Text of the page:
To see what you can get, there’s several good suggestions here. Another one is to find out what units similar to you have rented for RECENTLY. To do this go to the library and look up rental adds in the last few months in newspaper archives. Find rentals that may be similar acording to the ad, or ads that list a price that may be what you’re thinking you can charge. Then call those owners and find out what they got, how much, how long it took, etc. In my market rental rates vary widely. I think that’s because owners don’t know what other charge. So, look to see if this is true in your area.

Also, if there are any large complexes nearby, that may be an indiciation of what the market is like. A really nice complex would define your market at the upper end, a rather poor complex the lower end. Complexes in less populated areas define that market.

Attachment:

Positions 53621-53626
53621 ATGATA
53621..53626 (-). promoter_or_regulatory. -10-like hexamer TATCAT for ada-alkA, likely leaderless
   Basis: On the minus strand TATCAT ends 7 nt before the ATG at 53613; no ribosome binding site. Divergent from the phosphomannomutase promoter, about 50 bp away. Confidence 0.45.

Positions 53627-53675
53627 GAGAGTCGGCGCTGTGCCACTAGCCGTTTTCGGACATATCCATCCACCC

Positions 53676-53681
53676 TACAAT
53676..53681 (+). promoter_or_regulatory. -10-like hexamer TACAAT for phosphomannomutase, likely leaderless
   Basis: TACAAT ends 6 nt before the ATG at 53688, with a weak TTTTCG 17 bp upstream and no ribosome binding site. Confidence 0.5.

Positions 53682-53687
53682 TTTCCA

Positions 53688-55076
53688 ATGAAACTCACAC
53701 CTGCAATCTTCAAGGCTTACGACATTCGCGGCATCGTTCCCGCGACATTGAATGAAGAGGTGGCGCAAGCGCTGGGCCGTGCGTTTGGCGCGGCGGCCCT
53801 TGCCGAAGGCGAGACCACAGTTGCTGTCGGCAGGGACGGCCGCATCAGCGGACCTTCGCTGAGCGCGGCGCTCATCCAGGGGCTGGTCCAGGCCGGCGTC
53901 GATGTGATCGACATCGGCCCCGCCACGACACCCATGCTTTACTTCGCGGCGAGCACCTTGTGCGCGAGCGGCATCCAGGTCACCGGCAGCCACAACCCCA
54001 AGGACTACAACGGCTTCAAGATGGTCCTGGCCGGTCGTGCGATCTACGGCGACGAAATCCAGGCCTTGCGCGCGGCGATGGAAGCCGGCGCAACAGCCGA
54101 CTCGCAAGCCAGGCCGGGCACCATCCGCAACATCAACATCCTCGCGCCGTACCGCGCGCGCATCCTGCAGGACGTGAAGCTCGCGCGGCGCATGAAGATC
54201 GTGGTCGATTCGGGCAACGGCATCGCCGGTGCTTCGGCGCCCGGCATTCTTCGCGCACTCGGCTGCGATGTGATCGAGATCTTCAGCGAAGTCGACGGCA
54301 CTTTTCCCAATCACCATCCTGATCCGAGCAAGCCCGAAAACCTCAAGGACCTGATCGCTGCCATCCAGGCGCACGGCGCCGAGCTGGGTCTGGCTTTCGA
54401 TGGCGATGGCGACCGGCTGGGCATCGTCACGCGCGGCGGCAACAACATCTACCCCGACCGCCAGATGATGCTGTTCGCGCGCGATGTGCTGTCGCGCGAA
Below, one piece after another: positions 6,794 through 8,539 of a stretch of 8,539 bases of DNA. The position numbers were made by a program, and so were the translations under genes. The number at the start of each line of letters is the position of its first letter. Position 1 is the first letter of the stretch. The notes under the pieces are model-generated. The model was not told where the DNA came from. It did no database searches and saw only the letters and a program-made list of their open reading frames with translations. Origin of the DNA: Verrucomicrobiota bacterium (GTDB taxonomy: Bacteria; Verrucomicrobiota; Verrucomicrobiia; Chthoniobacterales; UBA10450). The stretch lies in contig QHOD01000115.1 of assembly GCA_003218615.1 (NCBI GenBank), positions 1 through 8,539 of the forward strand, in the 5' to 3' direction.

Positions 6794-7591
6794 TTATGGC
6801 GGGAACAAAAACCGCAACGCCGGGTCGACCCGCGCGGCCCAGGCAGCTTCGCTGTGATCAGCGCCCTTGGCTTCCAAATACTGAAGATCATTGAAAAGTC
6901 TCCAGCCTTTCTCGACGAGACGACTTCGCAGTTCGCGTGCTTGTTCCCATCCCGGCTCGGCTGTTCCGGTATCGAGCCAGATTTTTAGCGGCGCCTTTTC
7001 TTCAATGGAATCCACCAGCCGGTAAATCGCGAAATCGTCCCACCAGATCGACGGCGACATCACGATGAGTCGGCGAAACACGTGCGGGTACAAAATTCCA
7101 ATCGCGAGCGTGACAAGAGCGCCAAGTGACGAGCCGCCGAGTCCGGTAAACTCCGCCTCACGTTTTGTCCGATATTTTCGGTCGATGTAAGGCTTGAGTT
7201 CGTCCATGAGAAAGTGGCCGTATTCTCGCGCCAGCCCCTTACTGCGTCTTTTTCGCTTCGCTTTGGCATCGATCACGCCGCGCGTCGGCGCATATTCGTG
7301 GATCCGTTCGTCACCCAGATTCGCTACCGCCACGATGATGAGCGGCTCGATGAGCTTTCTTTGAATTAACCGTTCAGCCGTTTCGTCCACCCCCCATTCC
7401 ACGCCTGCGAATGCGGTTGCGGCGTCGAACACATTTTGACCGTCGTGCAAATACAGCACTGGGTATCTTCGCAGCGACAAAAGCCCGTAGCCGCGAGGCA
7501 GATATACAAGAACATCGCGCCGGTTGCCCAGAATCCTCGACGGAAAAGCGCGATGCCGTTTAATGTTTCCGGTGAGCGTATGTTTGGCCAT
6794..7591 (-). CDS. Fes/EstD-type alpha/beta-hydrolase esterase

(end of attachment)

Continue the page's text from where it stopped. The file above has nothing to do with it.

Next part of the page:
You want to get what the market will bear.

Re: Setting Rent of First Rental Property - Posted by John

Posted by John on October 23, 2001 at 20:07:30:

The price of your improvements shouldn’t be the driving force behind your rental rates. Rates should be driven by what the market will bear. If the rent that you can charge will not cover the costs of improvements, then perhaps the purchase wasn’t the wisest. This should have been a consideration prior to purchase. On the other hand, it is possible that you are limiting your rental income by the value of improvements as well.